Personal finance doesn’t really spark joy in many of us. In fact, it has been proven that people would rather talk about death then money. But as Marie Kondo says: “Tidy up your space (finances), transform your life.”
A global phenomenon with her own Netflix series who inspired her 2.8 million Instagram followers around the world to declutter their sock drawers, Marie Kondo knows a thing or two about decluttering life. Instead of messy pockets of assets and liabilities spread out in various parts of our lives, perhaps applying her Konmari principles to tidy up and better manage our personal finances will allow us to choose joy.
1) Commit yourself to tidying up and imagine your ideal financial lifestyle
At the beginning of every episode of “Tidying up with Marie Kondo”, she asks her guests to visualize their ideal life. You should likewise first commit to taking control of your finances, and then think about what your goals are – is it to save for a down payment on a home, build an investment portfolio for your child’s education, or to have the freedom to retire at a certain age? This is goals-based investing, where your goals are at the centre of your investment portfolio and success is measured by how well your portfolio tracks against reaching that goal.
2) Put all your items out where you can see them
Kondo-converts start tidying up their bedrooms by taking out everything in their wardrobes and piling it up onto their beds in order to get a holistic view of their belongings. You should do the same – manage your personal finances by taking a broader look at what you actually own. The easiest place to start is your bank and brokerage accounts, where you can go through your statements and list down all the stocks, bonds, mutual funds, fixed deposits and cash balances you possess. Look at any private investments you have, such as real estate and investments in private companies or businesses. Even a small investment in your friend’s restaurant counts. Next, look at your insurance policies, CPF or other retirement accounts.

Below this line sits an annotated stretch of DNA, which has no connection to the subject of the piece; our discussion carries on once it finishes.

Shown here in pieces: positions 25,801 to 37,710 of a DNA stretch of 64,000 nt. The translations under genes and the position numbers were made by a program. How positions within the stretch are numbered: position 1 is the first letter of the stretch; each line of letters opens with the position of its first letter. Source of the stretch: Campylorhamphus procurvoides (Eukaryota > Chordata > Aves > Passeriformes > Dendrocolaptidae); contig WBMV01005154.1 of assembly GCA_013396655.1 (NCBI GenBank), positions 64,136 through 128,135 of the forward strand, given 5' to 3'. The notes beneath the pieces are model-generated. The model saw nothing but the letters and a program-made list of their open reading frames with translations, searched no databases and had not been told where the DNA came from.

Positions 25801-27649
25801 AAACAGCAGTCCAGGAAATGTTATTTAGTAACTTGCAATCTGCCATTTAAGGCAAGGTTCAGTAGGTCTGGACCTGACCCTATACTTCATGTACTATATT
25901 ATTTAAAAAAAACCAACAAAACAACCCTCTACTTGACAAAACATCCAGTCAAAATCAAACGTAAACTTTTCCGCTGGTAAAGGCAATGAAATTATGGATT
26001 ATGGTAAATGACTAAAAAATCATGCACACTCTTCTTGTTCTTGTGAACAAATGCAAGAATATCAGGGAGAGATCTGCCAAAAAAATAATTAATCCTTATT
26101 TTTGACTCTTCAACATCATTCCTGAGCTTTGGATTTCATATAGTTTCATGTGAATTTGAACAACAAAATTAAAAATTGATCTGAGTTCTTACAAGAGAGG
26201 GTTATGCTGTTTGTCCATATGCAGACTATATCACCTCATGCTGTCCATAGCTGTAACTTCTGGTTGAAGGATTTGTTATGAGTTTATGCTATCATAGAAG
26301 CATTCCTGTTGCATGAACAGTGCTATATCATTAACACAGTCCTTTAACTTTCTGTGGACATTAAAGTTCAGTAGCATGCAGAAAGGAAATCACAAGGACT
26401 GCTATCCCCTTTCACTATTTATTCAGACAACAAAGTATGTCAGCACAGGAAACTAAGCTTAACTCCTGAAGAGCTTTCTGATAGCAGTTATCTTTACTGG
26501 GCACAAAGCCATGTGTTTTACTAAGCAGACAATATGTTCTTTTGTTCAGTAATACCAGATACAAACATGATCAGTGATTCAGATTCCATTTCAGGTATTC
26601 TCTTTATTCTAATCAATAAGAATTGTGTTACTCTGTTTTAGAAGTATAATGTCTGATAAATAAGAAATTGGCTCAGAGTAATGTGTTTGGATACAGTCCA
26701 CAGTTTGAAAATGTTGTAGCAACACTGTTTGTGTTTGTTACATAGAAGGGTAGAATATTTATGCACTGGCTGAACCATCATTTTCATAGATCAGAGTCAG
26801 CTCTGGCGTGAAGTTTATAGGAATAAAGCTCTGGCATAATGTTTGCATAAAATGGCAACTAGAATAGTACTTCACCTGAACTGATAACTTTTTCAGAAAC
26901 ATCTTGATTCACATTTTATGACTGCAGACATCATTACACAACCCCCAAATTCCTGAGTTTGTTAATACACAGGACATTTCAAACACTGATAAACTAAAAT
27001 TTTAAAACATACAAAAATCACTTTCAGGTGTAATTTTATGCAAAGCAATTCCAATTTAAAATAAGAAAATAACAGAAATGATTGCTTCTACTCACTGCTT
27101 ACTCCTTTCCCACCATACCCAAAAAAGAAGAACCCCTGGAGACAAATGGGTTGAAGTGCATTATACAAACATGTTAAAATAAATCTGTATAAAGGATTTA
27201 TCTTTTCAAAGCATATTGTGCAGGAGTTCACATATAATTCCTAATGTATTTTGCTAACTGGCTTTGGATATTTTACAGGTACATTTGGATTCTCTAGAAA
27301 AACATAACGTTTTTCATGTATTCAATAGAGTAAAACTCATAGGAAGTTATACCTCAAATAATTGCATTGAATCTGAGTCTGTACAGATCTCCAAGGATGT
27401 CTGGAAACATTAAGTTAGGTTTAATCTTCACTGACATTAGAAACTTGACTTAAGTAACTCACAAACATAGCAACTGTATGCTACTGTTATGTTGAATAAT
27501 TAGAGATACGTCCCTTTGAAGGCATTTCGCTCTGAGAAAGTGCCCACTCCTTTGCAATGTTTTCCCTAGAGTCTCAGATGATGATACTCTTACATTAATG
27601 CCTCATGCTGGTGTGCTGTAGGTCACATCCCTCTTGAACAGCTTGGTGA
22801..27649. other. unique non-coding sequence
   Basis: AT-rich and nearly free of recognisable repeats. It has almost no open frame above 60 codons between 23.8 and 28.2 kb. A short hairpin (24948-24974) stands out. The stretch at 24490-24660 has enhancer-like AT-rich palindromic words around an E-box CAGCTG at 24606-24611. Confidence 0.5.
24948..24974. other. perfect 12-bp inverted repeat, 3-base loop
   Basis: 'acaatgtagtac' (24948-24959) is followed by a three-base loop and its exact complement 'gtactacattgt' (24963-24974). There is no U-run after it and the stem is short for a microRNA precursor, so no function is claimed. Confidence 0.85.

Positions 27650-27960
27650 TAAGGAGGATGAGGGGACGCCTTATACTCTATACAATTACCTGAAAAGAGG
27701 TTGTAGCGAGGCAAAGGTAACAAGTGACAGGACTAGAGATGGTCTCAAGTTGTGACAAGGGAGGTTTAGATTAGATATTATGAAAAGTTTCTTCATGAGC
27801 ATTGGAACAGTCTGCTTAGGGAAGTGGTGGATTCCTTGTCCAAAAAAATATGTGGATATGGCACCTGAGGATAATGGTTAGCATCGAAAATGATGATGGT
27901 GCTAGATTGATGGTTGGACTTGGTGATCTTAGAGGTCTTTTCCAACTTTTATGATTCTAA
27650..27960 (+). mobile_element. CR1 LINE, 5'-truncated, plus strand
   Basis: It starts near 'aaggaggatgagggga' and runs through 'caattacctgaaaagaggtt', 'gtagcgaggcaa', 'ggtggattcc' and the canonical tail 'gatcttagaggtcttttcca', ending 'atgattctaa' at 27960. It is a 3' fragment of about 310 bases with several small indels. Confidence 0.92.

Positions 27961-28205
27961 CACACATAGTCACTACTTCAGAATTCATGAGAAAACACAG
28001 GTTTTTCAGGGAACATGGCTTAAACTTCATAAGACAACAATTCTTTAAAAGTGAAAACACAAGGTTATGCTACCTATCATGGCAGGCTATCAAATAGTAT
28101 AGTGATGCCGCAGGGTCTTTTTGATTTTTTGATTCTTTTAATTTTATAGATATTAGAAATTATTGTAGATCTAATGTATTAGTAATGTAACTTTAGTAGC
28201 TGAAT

Make a list of everything you have.
You might notice that you hold a significant portion of your assets in cash and are not taking as much risk as you should be, or that you are still holding remnants of poor financial decisions from a few years ago.
3) Finish letting go first
Do you have multiple funds with the same market exposure, small positions of various tech companies that were supposed to be the next big thing (5 years ago), or brokerage accounts in other countries that you’ve forgotten about? Do you just have too many single stocks? Portfolios with too many securities spread across too many accounts can make it difficult to monitor and track.
Now that you have a good view of your entire financial picture, it’s time to be ruthless.
Simple can be beautiful – you do not need a dozen portfolios to build a diversified portfolio. Any holding that represents 1% of your portfolio is not going to make much of a difference in terms of performance: if it went up 200%, your entire portfolio would only move by 2%.
4) Ask yourself if it sparks joy
Kondo believes in only keeping things that speak to the heart and discarding items that no longer spark joy. Thank them for their service, then let them go. But just remember – what should spark joy shouldn’t be the most exciting investments in your portfolio (just look at Bitcoin), it should be what gets you closer to your goals. If it sparks joy but costs an arm and leg, throw it away. There won’t be much joy left in a few years when you realise all your returns have gone to paying fees.
Transform your investment portfolio with Kondo’s ‘life-changing magic’ with a strategy and a purpose in mind. A cluttered financial life is stressful. Tidying up, managing and taking back control of your financial life means giving yourself choices and priorities. The likely result will be more joyful than organising your closet.